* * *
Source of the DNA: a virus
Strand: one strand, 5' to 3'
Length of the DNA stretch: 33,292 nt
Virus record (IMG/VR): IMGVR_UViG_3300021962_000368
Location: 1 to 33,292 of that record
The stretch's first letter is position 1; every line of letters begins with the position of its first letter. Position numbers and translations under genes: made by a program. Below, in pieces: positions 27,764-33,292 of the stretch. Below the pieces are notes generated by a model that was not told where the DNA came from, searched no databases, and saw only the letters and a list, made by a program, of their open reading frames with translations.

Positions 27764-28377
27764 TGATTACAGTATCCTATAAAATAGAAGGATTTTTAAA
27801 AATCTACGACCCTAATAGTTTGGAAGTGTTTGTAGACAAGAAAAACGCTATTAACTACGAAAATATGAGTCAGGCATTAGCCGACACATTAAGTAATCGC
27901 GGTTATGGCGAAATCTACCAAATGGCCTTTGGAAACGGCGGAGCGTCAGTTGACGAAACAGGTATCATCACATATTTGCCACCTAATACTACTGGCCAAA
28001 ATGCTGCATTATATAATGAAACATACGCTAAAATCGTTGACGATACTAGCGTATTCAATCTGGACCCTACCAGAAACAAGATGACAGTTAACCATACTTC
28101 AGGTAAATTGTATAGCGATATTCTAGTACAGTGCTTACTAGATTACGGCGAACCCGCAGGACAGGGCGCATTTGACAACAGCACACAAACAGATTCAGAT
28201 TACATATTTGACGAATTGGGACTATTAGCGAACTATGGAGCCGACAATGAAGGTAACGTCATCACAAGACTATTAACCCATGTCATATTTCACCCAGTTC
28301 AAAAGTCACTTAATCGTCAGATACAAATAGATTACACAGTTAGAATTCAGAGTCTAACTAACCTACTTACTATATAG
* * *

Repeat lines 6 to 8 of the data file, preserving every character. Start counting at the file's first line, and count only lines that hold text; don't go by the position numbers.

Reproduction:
The stretch's first letter is position 1; every line of letters begins with the position of its first letter. Position numbers and translations under genes: made by a program. Below, in pieces: positions 27,764-33,292 of the stretch. Below the pieces are notes generated by a model that was not told where the DNA came from, searched no databases, and saw only the letters and a list, made by a program, of their open reading frames with translations.

Positions 27764-28377
27764 TGATTACAGTATCCTATAAAATAGAAGGATTTTTAAA